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Evidence-Based Strategies for Common Clinical Questions

January 2021

A Brief Review of a Brief Event: An Approach to the Higher-Risk BRUE


Author: Daniel Mulhall, MD | Chief Resident of Pediatrics


Column Editor: Kathleen Berg, MD | Pediatric Hospitalist, Division of Pediatric Hospital Medicine | Clinical Assistant Professor of Pediatrics, UMKC School of Medicine 


In 2016, the American Academy of Pediatrics published clinical practice guidelines that not only rebrand Apparent Life-Threatening Event as Brief Resolved Unexplained Event (BRUE), but also stratify patients as higher or lower risk and provide a summary of the evidence-based recommendations for those patients whose events meet lower-risk criteria for a serious underlying disorder.1

Patients considered lower-risk are those who are > 60 days in age and > 32 weeks gestational age who present for a single BRUE that lasted < 1 minute in duration and did not require cardiopulmonary resuscitation (CPR) by a trained provider. Exclusion criteria for lower-risk additionally include those who have concerning physical examination findings, such as signs of external injury (e.g., bruising, abrasion, torn frenulum), and those who have a family history of sudden death. The guidelines for lower-risk patients emphasize education of families on BRUEs, provision of resources including CPR training, and employment of shared decision-making with families. Multicenter studies have demonstrated that additional testing most often leads to increased family anxiety without revealing an underlying diagnosis.2,3 Since release of the clinical practice guidelines, admission rates for lower-risk BRUE have decreased by 18%, with significantly lower rates of additional laboratory testing and imaging.4 However, a similar clinical practice guideline does not yet exist for those who are considered higher-risk. Instead, a tiered evaluation is recommended.

Patients with higher-risk BRUE events (Table 1) require prompt evaluation to identify illnesses that could lead to serious adverse outcomes if not addressed quickly. Additionally, patients should be evaluated for common disease processes in which timely intervention could prevent similar events from recurring. For patients identified as having experienced a higher-risk BRUE the following may be considered: at least four hours on continuous pulse oximetry, social work consultation, feeding evaluation, electrocardiogram, blood glucose, venous blood gas, lactic acid and hematocrit, rapid viral respiratory panel and pertussis testing for at-risk patients.5 If there is concern for child maltreatment, evaluation for trauma with neuroimaging and skeletal survey, as well as consultation with experts in child abuse, are recommended.3,5 As BRUE remains a diagnosis of exclusion, if diagnostics reveal an alternative diagnosis, then the patient no longer meets BRUE criteria and should be managed accordingly based on their identified disease process.6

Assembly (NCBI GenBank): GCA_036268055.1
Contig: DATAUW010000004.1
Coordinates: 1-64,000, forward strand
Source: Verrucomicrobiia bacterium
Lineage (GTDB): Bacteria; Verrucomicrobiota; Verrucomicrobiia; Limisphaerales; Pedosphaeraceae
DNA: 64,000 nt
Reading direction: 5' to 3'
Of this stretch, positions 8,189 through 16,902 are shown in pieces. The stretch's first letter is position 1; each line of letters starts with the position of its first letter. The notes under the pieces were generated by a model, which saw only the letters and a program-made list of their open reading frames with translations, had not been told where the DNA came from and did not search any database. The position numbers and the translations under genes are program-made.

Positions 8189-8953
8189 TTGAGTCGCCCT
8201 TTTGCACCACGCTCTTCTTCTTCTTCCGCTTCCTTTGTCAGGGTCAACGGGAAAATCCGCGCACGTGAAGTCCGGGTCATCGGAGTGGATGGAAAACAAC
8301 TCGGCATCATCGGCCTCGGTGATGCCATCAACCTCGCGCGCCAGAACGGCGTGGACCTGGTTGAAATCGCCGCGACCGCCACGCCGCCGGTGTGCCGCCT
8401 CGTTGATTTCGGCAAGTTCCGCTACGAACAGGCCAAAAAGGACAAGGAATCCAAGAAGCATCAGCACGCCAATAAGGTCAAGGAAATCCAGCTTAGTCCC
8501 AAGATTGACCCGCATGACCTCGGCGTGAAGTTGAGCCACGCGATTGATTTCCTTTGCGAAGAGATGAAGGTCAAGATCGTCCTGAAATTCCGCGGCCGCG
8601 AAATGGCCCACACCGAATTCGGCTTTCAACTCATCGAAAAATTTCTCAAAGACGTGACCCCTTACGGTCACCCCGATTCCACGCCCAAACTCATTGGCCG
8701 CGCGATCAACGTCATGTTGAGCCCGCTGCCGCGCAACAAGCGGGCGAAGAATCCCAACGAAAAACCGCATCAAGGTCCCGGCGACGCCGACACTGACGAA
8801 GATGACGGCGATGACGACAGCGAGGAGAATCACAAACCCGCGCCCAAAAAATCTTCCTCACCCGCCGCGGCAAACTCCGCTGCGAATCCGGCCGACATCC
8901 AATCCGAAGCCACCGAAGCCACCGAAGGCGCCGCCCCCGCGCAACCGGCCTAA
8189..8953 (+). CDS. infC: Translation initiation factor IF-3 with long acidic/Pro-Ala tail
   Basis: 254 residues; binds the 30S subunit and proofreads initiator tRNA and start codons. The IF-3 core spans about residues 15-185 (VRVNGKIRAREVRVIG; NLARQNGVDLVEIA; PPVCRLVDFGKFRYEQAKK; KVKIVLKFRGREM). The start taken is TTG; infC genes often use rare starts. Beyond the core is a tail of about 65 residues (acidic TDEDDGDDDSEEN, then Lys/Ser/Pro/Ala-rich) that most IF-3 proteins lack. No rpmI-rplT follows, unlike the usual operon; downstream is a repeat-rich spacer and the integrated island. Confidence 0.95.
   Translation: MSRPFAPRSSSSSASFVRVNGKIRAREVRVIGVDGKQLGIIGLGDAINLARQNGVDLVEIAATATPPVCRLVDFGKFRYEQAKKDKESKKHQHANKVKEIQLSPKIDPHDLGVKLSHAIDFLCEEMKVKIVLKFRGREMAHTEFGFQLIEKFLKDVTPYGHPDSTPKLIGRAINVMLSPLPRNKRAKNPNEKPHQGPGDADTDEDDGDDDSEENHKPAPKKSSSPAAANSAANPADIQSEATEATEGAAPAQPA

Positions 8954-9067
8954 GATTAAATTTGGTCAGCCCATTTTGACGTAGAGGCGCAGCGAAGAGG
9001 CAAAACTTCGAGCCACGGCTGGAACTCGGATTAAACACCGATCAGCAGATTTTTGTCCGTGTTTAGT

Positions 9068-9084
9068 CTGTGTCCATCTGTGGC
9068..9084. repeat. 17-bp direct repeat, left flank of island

Without an alternative explanation for the higher-risk BRUE, it is recommended that a discussion be conducted with the family regarding benefits and risks of admission to the hospital for observation.5,7 Hospitalization is not strictly required if the family has reliable access to medical care and close follow-up with the primary care clinician is arranged.5 This decision is difficult, however, since current evidence does not reveal which higher-risk patients may benefit from hospitalization. If shared decision-making results in admission, clear communication about the goals of observation are incredibly important, as odds of a repeat event or identification of an underlying condition are low.5,9

Patients admitted to the hospital should be placed on continuous pulse oximetry and closely observed for repeat events for 24 hours. During this time, witnessed events may have specific characteristics prompting further diagnostic work-up for alternative diagnoses such as dysphagia, gastroesophageal reflux disease, central or obstructive apnea, seizures, congenital heart disease or arrhythmia, or fasting metabolic derangements.8 CRP training should be provided to families prior to discharge.5  

Primary care clinicians are essential in the evaluation and management of patients with both lower- and higher-risk BRUEs, and may coordinate outpatient evaluation for those families with whom they have an established relationship. With shared decision-making, this strategy has been shown to be an efficient use of community resources while limiting excessive anxiety experienced in a hospital setting.10 BRUEs remain challenging, but with an evidence-based approach, primary and acute care clinicians can use risk stratification to ensure thorough evaluation, while limiting the burden of false positives or over-diagnosis and avoiding hospitalization when appropriate.11 They can provide essential follow-up to determine if further evaluation or referral to subspecialty care is indicated, particularly for recurring events. When additional work-up is not needed, empowering and reassuring families is equally important.

Image from Merritt et al.


  1. Tieder JS, Bonkowsky JL, Etzel RA, et al. Brief Resolved Unexplained Events (Formerly Apparent Life-threatening Events) and the Evaluation of Lower-Risk Infants. Pediatr. 2016 May;137(5):e20160590.
  2. Tieder JS, Altman RL, Bonkowsky JL, et al. Management of Apparent Life-threatening Events in Infants: A Systematic Review. J Pediatr. 2013 Jul;163(1):94–9.e1–6.
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